Going Down With The Ship

HIGH 999‘s epic finale.

LOW Getting a bad ending because I’d skipped over key dialogue in my rush to see a new path.

WTF Wait… she’s one of the main characters of Virtue’s Last Reward? Did not see that coming.


As escape room/visual novel hybrids, the Nonary games revolve around nine people being brought to a mysterious location by an unknown actor and forced to take part in a series of challenges to earn their freedom.

The original, 9 Persons, 9 Doors, 9 Hours is a beautifully-structured mystery, the kind that can only work in an interactive format where multiple endings seem less like a cheat, and more like encouragement. Its sequel, Virtue’s Last Reward, is a continuation and an expansion that trusts its audience to be up to speed with the previous title as a whole new set of puzzles are laid out before them.

Zero Escape: The Nonary Games brings these two together in one convenient package for the first time.

While I can’t reveal too much about either story without spoiling things, I can say that 999 has one of the strongest openings of any mystery game I’ve encountered. The player is put into the shoes of an abducted student who wakes inside a hundred-year-old cruise ship, and is immediately asked to escape a room. A few puzzles later, he’s introduced to the other eight denizens of the craft, each of whom has been selected and brought to the ship for a very good reason… although only multiple playthroughs of the game will reveal what those reasons are.

999 and VLR handle their branching storylines well. At any point players can take a look at a flowchart outlining their path through the game, and it lets them know not just where they are, but which paths unlock other decisions further down the line.

While a first playthrough will almost certainly result in a bad ending, the player will know exactly where they went wrong, and they’re always able to teleport straight back to the last decision point and put things right. I need to make clear that nothing has to be replayed in The Nonary Games — previously-read text can be fast-forwarded through, and completed puzzles can be skipped. The developers obviously want players to see the whole story, and they arm players with all the tools they’ll need to get through it.

The puzzles are generally solid, although some are a little taxing — more than once I found myself going over a few of the math-based escape rooms until my eyes glazed over. Nonary is never unfair, though, and it does a great job of offering hints to players who are having trouble – every puzzle has a close-up screen in which the player interacts with buttons, keyboards, and the like, and every time a player quits out of the close-up, some dialogue pops up to give a few key suggestions. If the player fails enough times in a row, it will even provide the answer. The experience can be challenging, but the priority is making sure that players never become too frustrated.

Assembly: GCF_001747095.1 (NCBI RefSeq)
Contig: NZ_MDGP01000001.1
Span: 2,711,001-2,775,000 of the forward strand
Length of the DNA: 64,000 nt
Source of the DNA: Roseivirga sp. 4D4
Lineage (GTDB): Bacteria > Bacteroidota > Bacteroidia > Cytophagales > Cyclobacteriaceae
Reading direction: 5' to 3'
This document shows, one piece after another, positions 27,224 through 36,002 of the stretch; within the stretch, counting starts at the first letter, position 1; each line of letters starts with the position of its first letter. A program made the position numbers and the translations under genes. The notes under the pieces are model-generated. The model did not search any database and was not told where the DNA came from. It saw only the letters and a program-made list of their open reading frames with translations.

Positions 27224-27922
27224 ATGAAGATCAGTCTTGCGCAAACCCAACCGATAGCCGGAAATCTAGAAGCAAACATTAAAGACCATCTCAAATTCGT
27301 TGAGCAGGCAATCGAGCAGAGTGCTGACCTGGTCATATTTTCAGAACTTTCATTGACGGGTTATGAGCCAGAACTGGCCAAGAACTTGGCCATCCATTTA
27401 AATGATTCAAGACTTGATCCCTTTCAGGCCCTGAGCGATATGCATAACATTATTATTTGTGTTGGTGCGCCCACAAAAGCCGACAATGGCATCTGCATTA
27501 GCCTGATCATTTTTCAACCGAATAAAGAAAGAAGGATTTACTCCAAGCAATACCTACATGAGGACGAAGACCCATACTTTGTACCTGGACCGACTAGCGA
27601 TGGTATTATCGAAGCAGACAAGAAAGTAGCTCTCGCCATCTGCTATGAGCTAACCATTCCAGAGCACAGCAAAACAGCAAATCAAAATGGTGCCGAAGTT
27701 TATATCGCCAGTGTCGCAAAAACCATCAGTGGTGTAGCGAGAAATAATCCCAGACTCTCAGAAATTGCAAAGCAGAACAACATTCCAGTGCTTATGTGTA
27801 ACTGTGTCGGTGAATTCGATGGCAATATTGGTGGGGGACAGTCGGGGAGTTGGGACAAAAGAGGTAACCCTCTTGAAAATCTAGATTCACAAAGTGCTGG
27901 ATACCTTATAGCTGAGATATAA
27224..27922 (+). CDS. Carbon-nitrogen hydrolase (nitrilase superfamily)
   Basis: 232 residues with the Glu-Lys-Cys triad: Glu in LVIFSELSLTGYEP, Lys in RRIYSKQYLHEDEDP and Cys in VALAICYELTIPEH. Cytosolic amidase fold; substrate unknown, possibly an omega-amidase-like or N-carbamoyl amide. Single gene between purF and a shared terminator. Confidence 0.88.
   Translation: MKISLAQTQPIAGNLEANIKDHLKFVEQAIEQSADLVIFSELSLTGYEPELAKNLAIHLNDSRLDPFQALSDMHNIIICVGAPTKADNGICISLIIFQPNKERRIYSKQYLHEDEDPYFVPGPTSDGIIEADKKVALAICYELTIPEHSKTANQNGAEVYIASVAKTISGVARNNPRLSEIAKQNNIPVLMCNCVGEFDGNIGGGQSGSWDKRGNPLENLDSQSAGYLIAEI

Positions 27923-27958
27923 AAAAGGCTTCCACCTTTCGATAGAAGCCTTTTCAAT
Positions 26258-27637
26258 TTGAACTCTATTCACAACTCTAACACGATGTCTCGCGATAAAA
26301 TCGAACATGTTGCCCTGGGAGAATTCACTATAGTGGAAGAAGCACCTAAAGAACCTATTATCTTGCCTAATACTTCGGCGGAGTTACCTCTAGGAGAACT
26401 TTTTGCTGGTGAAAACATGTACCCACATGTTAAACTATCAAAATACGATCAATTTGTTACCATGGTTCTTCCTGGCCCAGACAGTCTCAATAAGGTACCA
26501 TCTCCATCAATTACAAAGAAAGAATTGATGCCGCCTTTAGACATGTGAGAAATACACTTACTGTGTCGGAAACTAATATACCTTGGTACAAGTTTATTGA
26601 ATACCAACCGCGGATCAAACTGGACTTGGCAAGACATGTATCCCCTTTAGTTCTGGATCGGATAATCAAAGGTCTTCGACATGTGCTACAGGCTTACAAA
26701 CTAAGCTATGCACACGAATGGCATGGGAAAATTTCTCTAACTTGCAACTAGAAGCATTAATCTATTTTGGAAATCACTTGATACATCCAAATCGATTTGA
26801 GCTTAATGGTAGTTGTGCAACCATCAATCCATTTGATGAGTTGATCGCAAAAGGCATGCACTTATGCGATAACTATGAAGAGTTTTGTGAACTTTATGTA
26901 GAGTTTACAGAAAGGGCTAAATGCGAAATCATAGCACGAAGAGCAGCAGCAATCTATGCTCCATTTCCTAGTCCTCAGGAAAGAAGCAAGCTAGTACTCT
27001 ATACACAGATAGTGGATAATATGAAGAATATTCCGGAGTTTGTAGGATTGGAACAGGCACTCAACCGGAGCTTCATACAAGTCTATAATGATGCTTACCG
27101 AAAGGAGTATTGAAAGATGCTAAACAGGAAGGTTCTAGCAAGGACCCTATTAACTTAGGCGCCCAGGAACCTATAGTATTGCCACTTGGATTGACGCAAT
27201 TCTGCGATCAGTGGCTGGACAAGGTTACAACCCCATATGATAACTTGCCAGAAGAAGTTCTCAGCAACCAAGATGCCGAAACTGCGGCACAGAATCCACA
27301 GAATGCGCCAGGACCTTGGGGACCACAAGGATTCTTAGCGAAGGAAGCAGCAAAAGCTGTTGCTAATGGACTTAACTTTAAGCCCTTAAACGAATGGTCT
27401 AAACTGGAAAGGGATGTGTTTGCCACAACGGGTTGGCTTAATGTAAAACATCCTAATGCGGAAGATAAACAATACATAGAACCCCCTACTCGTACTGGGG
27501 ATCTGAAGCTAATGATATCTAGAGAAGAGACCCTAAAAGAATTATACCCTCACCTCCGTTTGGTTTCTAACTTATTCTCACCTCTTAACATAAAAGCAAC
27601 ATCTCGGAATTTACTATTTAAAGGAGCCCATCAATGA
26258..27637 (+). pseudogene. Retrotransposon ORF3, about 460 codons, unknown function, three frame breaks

While the dialogue is good and the characters are extremely interesting, the most impressive thing about both games is how skillful the developers are at misleading the player. As they work their way through the story, players will develop theories about what’s going on all around them – those theories will be completely reasonable, and almost certainly wrong. As more paths are explored and more stories revealed, it’s startling how well all of the plot threads tie together to create a picture that leaves the player completely satisfied after the truth is revealed.

This is a fantastic presentation of two top-notch virtual novels. My only major quibble is that player is never made aware of how important it is to play the two games in the correct order. It’s not enough to see a couple of endings in 999 – if players don’t make it to the true ending before moving on to VLR, it will be casually spoiled in the most off-handed way imaginable. Beyond that, very little goes wrong here, and I’d say that this one of the best visual novel experiences I’ve had. Rating: 8.5 out of 10


Disclosures: This game is developed and published by Spike Chunsoft. It is currently available on PS4, PC and VITA. This copy of the game was obtained via publisher and reviewed on PS4. Approximately 30 hours of play were devoted to the single-player mode, and the games were completed.  There are no multiplayer modes.

Parents: According to the ESRB, this game is rated M and contains blood, drug reference, sexual themes, strong language, and violence . This is a murder-mystery, with all that entails. There are children in danger, exploding stomachs, brutal hatchet murders – the whole thing is fairly bleak, and not at all suitable for anyone under 18.

Deaf & Hard of Hearing Gamers: There are no audio cues necessary for gameplay and all dialogue is subtitled. You should be fine!

Remappable Controls: No, this game’s controls are not remappable.

Colorblind Modes: There are no colorblind modes available in the options.

Daniel Weissenberger
Latest posts by Daniel Weissenberger (see all)
Notify of

1 Comment
Inline Feedbacks
View all comments
T.O. Hearts
T.O. Hearts
5 years ago

Great review. I would warn people that it’s not an “Almost” guaranteed a bad end, you will.I know some people have been frustrated thinking they could breeze through and pick the right path. It’s intended this way as you need clues and hints from the bad endings to get the final good ending. I’m glad they fast forward and skip using the VLR timeline, making this the best version of 999 to play.